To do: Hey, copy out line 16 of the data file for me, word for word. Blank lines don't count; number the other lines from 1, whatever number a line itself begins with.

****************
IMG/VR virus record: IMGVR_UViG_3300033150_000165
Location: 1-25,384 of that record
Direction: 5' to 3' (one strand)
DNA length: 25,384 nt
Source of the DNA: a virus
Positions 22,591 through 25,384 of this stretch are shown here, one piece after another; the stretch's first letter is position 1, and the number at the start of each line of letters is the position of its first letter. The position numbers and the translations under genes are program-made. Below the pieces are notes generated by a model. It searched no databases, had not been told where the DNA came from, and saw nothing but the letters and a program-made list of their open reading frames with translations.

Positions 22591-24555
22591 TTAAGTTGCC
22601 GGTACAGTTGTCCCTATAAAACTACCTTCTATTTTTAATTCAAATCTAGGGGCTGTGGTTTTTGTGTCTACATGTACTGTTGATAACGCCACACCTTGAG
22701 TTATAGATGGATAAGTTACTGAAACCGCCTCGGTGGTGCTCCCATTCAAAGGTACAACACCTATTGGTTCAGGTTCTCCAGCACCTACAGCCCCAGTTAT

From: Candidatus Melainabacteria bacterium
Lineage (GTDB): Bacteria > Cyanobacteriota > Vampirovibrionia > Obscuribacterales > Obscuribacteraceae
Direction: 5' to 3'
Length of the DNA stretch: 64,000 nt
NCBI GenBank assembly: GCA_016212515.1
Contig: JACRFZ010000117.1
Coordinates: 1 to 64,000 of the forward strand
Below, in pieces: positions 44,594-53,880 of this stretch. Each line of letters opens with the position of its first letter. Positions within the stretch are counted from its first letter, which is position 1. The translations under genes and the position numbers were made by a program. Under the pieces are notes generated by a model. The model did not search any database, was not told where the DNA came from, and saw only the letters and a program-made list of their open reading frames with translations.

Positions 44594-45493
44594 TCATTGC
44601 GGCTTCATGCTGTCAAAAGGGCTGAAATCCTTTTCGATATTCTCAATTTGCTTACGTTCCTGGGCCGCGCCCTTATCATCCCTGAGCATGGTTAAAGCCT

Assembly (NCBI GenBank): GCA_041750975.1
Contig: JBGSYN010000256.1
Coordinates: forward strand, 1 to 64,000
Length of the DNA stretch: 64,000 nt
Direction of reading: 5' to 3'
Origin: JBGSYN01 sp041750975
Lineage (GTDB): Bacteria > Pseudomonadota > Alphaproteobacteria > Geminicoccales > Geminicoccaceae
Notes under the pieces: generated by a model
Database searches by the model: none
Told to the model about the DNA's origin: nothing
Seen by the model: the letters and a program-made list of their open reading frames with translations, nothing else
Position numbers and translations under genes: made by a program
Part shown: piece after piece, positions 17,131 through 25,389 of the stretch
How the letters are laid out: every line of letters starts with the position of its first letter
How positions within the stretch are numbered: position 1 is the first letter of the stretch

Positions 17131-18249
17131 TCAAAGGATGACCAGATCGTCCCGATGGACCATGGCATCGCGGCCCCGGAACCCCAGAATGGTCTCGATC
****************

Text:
Contig: JACRFZ010000117.1